Wednesday, August 14, 2013

But Does It Have to Have a Message?

I'm going to start off by launching right into the question at hand:

Does a Christian writer have an obligation to be sure his writing advances the gospel (a.k.a. helps people come to a belief in the redemptive work of Christ or in some way build up the existing church) to be using his time in a way that is worthwhile? What if a writer chooses to write solely for the entertainment value he and his readers find in his books? Does that mean he is being a bad steward of the talent that God has given him?

As you can imagine, Christians in the arts fall on every part of the spectrum when they endeavor to answer this question. But when I look at it, I have to writing any different than any other hobby or profession?

If you scrapbook avidly, should you be only putting together albums that preach the gospel or commemorate church events?

If you're a cabinet maker, does your woodwork need to have scripture graven upon it?

If you golf, is it a waste of time if you're not using the time to witness to your companions on the course?

If you're an accountant at a big corporation, are you spending too much time earning a paycheck and not enough serving God? And what if you work for a company that actively discourages any sort of religious dialogue in the workplace?

Cobblestone Brooke by Thomas Kinkade
Now, I realize the examples I've thrown out there are borderline absurd. But is there something about narrative that somehow bears a greater responsibility to convey biblical truth than cabinetmaking? What about visual arts? Thomas Kinkade, the "painter of light," was said to be a man of faith, but he painted tons upon tons of pictures that were merely pretty with no significant gospel narrative attached. Does that make his entire wall art empire a sham?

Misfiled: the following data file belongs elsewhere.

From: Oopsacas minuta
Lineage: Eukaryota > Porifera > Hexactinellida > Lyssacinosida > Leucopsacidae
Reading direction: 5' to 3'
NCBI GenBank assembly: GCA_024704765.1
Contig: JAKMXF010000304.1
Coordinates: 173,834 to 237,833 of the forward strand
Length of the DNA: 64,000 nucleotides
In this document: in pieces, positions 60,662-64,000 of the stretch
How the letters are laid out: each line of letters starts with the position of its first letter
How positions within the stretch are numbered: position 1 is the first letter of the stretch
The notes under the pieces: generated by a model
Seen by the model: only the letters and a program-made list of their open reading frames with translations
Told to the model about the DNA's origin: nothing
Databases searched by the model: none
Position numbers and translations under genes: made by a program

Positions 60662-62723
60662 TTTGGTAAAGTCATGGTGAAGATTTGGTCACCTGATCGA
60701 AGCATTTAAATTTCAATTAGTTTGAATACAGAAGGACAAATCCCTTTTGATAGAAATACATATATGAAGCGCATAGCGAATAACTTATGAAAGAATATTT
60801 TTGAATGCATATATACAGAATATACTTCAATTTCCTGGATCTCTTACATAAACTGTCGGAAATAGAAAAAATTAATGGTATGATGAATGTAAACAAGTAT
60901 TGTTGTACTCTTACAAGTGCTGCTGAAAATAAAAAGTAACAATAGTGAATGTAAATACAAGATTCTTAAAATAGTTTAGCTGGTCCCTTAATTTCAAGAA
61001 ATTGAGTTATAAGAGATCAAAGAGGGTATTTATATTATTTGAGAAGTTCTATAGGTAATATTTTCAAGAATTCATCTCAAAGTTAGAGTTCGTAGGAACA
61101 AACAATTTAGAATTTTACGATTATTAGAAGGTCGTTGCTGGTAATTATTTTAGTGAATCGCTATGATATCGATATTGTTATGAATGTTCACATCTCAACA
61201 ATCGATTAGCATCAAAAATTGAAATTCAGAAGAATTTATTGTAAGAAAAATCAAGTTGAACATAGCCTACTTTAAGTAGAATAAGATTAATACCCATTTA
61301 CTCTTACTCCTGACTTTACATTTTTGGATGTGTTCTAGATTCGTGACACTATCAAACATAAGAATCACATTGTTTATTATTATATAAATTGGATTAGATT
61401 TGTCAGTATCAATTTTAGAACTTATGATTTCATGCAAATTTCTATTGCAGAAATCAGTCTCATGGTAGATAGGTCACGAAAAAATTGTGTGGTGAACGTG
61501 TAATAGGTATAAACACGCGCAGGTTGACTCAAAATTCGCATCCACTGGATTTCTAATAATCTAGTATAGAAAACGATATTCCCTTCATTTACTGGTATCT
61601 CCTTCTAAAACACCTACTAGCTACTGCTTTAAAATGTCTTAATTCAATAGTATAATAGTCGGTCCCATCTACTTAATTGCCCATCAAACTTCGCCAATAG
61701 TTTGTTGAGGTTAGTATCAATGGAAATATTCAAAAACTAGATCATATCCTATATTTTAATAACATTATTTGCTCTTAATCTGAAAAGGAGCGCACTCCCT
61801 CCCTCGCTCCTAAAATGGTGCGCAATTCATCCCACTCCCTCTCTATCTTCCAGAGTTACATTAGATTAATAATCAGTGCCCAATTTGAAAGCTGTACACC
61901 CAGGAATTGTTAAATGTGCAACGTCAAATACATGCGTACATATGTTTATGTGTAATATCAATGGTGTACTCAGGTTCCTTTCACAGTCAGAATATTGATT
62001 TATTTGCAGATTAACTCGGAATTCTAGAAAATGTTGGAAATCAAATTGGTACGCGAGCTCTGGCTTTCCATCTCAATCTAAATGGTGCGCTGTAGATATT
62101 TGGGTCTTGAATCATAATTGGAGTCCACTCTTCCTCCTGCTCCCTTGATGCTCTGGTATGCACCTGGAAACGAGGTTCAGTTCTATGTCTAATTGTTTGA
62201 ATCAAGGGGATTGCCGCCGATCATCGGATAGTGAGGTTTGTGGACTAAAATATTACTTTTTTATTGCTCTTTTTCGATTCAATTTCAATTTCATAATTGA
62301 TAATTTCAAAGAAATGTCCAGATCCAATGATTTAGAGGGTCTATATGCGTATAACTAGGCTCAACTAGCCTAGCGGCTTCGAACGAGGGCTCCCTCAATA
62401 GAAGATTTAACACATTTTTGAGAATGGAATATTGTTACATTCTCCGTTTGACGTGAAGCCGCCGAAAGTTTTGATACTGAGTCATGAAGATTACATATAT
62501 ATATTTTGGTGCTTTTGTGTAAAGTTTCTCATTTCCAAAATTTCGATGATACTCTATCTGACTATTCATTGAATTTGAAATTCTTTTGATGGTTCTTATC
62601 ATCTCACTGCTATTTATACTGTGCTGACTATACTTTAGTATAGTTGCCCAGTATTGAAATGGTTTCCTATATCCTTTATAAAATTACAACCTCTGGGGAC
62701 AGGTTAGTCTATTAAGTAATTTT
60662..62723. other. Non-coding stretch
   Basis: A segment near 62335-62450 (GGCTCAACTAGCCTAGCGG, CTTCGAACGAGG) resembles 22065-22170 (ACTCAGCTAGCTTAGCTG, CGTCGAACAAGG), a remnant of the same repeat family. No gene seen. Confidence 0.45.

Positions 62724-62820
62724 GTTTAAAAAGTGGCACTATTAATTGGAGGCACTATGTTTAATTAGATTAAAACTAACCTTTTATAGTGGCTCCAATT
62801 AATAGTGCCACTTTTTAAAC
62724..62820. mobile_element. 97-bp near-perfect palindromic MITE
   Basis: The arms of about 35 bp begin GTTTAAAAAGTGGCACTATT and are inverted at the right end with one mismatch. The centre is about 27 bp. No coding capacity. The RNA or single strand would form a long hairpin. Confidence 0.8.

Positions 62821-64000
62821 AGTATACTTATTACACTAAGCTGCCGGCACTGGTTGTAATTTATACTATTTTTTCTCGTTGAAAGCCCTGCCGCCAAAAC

As you can probably tell, I am not of the mind that we have to tell the story of Christ in order to write fiction Christians can feel good about reading or I can justify writing. I am of the belief that if my work engages the reader with excellence, that we honor God through a job well done. We small-time authors might not get to engage thousands of fans and share the way we try to live out the gospel with them, but we might get to someday do so with one, or six, twenty. Last I checked, God doesn't keep a tally of how many people we told our testimony or mete out rewards accordingly. And it's not as if our writing is the only route we have to touching the lives of others.

This is one of those blog posts that exists mainly to pose questions. I have come to place of peace on writing "entertainment" fiction. What do you, as a reader or a writer, have to say on your own stance?

Friday, August 9, 2013

I'd Look Ahead If I Could Keep My Eyes Open

The Realm Makers Conference is a wrap for 2013, and if the feedback is to be believed, was a great success. Valor's Worth has been released. We're (for the most part) in the winding-down phase of the renovation on our home. So why is it I feel closer to a nervous breakdown now than I did in the thick of all three of those things at the height of their production?